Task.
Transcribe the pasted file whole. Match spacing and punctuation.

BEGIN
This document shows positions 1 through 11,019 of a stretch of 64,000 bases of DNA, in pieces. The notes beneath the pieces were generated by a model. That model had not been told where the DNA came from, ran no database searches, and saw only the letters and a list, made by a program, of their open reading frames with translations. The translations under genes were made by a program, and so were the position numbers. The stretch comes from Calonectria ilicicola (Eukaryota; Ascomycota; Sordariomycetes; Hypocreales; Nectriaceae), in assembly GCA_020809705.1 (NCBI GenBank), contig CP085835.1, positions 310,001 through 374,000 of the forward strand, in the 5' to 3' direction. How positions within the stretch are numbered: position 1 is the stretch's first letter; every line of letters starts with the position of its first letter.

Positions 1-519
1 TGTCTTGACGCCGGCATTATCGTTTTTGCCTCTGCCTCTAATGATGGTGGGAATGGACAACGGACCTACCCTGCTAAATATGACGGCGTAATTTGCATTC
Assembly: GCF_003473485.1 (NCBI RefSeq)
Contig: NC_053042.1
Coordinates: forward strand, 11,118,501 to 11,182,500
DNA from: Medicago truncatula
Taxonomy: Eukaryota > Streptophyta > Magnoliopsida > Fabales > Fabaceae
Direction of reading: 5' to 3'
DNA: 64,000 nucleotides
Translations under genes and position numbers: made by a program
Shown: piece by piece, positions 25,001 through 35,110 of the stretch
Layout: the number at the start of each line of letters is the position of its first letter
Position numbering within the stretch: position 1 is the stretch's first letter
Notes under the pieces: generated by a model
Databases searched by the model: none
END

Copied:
This document shows positions 1 through 11,019 of a stretch of 64,000 bases of DNA, in pieces. The notes beneath the pieces were generated by a model. That model had not been told where the DNA came from, ran no database searches, and saw only the letters and a list, made by a program, of their open reading frames with translations. The translations under genes were made by a program, and so were the position numbers. The stretch comes from Calonectria ilicicola (Eukaryota; Ascomycota; Sordariomycetes; Hypocreales; Nectriaceae), in assembly GCA_020809705.1 (NCBI GenBank), contig CP085835.1, positions 310,001 through 374,000 of the forward strand, in the 5' to 3' direction. How positions within the stretch are numbered: position 1 is the stretch's first letter; every line of letters starts with the position of its first letter.

Positions 1-519
1 TGTCTTGACGCCGGCATTATCGTTTTTGCCTCTGCCTCTAATGATGGTGGGAATGGACAACGGACCTACCCTGCTAAATATGACGGCGTAATTTGCATTC
Assembly: GCF_003473485.1 (NCBI RefSeq)
Contig: NC_053042.1
Coordinates: forward strand, 11,118,501 to 11,182,500
DNA from: Medicago truncatula
Taxonomy: Eukaryota > Streptophyta > Magnoliopsida > Fabales > Fabaceae
Direction of reading: 5' to 3'
DNA: 64,000 nucleotides
Translations under genes and position numbers: made by a program
Shown: piece by piece, positions 25,001 through 35,110 of the stretch
Layout: the number at the start of each line of letters is the position of its first letter
Position numbering within the stretch: position 1 is the stretch's first letter
Notes under the pieces: generated by a model
Databases searched by the model: none